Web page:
Report faults U.S. bioterror efforts

WASHINGTON, Nov. 30 (UPI) -- The Bush administration has done a poor job preparing for bioterrorism threats and guarding a rapidly growing network of research labs, a report says.

The bipartisan, six-month study from the congressionally-created Commission on the Prevention of Weapons of Mass Destruction and Terrorism faulted the administration for tripling the number of lab sites handling high-level germs since 2001 and failing to adequately protect them, The Washington Post reported Sunday.


The security lapse increased the chances a terrorist could obtain deadly, genetically modified pathogens.

"The rapid growth in the number of such labs in recent years has created new safety and security risks which must be managed," the draft report states.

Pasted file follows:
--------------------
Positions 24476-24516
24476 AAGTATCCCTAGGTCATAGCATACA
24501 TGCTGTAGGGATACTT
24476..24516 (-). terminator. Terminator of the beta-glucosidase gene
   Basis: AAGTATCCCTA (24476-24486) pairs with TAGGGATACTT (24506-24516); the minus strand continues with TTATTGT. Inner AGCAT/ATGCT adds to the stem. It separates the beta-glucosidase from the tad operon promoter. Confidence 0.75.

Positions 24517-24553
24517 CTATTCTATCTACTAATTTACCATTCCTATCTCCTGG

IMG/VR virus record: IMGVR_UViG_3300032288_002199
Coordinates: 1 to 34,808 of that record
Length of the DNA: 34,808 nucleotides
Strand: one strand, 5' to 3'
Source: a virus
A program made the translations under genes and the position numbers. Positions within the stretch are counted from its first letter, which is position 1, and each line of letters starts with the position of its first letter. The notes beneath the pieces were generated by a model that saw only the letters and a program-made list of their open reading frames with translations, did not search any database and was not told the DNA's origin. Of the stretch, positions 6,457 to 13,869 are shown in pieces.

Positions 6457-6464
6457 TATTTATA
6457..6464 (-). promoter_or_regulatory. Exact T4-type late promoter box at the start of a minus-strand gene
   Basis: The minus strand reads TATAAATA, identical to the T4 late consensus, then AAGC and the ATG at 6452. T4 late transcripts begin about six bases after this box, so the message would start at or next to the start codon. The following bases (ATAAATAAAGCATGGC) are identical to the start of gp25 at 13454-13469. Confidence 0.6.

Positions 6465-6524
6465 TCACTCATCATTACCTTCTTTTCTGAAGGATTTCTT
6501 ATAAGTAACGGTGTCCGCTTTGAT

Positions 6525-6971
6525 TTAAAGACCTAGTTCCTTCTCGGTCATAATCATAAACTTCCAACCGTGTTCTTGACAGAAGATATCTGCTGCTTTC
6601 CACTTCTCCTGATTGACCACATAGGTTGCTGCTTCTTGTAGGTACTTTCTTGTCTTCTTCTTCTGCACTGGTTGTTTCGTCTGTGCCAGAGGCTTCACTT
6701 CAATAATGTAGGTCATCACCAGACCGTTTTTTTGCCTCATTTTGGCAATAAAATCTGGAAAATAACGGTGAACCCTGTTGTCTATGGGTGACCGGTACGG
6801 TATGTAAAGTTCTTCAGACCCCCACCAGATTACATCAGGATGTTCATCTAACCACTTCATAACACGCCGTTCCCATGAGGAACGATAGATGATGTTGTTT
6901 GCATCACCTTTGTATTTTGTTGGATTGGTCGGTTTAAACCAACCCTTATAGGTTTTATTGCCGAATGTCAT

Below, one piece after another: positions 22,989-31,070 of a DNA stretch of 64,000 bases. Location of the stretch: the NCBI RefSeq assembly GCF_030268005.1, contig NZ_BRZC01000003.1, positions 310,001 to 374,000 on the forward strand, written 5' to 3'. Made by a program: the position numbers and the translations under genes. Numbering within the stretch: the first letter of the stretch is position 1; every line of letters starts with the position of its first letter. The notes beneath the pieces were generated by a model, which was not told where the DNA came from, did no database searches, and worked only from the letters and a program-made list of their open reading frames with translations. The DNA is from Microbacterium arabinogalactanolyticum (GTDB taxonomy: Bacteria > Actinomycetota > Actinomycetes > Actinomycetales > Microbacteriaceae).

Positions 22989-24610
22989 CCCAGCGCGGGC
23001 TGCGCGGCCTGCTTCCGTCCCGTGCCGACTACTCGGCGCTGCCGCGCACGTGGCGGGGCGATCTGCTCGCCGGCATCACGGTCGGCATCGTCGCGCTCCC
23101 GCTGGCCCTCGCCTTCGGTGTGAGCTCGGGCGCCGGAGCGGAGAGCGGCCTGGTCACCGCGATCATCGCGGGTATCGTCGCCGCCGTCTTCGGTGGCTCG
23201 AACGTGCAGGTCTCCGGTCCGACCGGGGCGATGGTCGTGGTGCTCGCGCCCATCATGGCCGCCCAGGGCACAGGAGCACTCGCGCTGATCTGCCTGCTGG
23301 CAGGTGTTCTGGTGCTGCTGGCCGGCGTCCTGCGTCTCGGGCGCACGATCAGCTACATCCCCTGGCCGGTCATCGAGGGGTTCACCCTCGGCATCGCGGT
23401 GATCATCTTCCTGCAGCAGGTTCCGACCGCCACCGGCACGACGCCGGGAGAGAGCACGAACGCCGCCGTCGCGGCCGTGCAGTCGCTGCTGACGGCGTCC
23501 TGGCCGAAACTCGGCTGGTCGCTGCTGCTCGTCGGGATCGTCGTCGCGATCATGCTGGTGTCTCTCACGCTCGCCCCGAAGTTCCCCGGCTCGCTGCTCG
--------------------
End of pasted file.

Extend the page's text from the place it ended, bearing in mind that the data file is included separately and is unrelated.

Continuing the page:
While the report cites progress in many areas of biodefense since the deadly anthrax attacks of 2001, it says on the whole there are far more opportunities for bioterrorism now thanks to lax security within the biodefense research industry that sprang up after 2001, the Post reported.

No single government agency has authority to oversee security at these U.S. labs, most of which are run by private companies or universities, the newspaper said.

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